VLT Sees NEONEOs are asteroids or comets that come very close to the Earth’s orbit. More than 600,000 asteroids are known in the Solar System, and more than 10,000 of them are NEOs. Their sizes range from metres to tens of kilometres. Some NEOs could hit our planet and, depending on their size, produce considerable damage. While the chance of a large object hitting the Earth is very small, it could produce a great deal of destruction and loss of life—as the dinosaurs discovered 50 million or so years ago.

Up to now the asteroid 2009 FD had been ranked among the top five objects in a list of the most dangerous objects, but new observations with ESO’s Very Large Telescope (VLT) have now shown that it is far less likely to hit the Earth than had been feared. The calculations show there is still a small chance of an impact between the years 2185 and 2198.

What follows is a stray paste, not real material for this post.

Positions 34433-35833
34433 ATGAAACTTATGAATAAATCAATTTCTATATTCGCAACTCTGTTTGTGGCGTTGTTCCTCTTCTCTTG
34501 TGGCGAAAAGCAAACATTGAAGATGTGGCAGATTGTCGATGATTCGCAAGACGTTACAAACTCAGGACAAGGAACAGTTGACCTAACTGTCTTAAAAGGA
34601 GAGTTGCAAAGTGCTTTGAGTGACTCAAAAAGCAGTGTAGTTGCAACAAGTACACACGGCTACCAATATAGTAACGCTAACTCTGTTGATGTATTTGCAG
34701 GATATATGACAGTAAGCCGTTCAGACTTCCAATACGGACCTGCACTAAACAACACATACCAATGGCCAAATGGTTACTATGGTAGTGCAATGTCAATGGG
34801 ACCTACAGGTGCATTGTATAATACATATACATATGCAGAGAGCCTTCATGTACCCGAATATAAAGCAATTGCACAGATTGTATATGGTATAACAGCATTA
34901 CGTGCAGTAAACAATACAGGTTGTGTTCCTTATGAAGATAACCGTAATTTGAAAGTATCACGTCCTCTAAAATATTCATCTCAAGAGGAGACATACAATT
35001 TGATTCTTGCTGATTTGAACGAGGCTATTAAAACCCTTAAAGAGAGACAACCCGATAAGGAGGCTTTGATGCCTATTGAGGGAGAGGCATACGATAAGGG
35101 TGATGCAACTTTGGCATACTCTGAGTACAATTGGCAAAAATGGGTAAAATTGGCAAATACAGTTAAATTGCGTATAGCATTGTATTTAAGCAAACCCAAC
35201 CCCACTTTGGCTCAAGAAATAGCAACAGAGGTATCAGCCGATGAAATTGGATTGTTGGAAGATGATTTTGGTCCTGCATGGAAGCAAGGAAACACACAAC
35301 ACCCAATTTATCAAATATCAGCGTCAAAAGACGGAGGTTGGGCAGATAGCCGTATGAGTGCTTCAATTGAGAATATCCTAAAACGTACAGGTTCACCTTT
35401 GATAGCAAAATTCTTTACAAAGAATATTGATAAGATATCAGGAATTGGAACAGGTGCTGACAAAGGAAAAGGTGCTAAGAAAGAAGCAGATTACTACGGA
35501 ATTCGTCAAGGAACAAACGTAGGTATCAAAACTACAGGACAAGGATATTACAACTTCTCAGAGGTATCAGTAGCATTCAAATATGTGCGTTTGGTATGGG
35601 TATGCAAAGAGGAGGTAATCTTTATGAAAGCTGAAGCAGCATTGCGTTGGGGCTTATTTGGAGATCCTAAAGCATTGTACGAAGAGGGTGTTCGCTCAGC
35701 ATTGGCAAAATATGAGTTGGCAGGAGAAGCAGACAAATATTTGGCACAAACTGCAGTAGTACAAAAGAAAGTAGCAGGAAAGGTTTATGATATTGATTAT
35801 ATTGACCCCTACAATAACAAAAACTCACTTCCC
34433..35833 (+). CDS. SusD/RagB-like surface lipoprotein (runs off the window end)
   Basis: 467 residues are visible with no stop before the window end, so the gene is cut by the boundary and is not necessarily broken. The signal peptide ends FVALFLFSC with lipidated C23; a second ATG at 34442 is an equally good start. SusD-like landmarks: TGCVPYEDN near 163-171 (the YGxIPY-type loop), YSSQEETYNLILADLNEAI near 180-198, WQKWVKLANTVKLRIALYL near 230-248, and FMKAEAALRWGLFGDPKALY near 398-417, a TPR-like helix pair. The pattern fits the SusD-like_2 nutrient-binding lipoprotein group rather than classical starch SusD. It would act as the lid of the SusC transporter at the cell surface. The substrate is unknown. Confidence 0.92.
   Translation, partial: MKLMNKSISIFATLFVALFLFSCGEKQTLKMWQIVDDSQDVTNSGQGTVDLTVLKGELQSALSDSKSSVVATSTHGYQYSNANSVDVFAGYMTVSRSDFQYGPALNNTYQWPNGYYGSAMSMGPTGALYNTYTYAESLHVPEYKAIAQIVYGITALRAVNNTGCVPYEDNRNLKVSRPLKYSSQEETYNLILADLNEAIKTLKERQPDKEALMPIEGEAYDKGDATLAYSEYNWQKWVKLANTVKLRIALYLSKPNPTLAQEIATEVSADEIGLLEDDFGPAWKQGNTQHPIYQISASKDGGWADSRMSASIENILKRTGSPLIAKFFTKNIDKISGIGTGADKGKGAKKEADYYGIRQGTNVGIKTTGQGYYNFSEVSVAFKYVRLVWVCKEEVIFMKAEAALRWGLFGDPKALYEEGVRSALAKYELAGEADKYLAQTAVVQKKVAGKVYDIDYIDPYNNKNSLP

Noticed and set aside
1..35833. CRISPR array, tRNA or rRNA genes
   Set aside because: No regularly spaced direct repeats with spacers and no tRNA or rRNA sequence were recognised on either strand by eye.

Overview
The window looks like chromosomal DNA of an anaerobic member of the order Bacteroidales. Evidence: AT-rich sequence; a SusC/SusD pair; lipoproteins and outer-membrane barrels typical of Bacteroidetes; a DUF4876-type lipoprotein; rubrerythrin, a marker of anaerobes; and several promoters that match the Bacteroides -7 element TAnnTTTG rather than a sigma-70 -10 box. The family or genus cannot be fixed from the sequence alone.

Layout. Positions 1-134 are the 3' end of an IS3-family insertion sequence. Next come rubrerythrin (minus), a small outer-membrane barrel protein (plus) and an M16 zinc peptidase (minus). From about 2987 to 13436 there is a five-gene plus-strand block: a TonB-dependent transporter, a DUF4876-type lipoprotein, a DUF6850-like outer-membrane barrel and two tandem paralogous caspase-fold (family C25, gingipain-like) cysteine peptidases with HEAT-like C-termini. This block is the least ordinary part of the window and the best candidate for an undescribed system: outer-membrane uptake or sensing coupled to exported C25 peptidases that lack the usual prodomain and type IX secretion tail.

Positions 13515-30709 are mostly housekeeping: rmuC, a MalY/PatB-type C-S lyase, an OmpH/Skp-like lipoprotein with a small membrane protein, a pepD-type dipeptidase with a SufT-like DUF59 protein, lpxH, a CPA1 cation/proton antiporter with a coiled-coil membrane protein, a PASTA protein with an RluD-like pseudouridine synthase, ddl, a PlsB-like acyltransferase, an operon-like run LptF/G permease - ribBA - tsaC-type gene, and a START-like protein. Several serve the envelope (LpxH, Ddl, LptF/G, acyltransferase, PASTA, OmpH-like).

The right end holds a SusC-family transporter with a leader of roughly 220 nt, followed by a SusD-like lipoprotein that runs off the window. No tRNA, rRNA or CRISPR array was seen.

Image Credit: ESO

3 thoughts on “VLT Sees NEO

  1. Did the dinosaurs discover the impact of an NEO or did they just experience it?

    The history of dinosaur science is spotty at best and seems to have come to a rather abrupt end…

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